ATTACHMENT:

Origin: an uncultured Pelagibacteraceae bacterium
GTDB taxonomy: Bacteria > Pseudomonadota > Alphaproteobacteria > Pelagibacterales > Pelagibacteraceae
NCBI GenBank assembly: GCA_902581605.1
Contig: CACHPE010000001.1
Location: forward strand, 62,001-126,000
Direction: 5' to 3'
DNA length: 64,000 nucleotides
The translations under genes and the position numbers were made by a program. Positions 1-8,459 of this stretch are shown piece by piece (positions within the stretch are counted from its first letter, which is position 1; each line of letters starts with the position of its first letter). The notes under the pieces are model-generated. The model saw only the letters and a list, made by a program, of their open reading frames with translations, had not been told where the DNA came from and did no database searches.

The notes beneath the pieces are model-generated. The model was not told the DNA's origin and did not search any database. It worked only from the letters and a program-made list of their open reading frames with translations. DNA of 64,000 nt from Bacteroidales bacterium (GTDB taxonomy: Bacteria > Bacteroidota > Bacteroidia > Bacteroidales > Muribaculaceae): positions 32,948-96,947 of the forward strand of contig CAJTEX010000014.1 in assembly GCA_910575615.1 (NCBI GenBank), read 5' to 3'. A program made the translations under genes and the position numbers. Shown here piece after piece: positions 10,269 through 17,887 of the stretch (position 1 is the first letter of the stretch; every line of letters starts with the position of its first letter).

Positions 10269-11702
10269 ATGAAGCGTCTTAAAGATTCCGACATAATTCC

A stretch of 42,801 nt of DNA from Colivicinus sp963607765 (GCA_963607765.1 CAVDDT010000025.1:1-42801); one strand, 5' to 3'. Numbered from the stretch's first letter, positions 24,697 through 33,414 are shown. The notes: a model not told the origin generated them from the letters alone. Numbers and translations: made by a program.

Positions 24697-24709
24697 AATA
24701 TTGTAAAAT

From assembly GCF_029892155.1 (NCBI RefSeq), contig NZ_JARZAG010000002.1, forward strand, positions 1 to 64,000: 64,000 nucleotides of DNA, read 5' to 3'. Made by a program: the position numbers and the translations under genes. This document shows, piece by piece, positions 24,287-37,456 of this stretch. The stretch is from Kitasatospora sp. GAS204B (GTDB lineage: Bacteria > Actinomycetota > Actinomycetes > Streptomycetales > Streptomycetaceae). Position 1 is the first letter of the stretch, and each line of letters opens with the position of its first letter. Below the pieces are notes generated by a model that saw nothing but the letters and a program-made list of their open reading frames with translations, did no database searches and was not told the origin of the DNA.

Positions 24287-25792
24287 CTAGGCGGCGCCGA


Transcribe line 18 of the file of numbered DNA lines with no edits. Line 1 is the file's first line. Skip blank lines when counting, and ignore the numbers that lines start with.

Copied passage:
24287 CTAGGCGGCGCCGA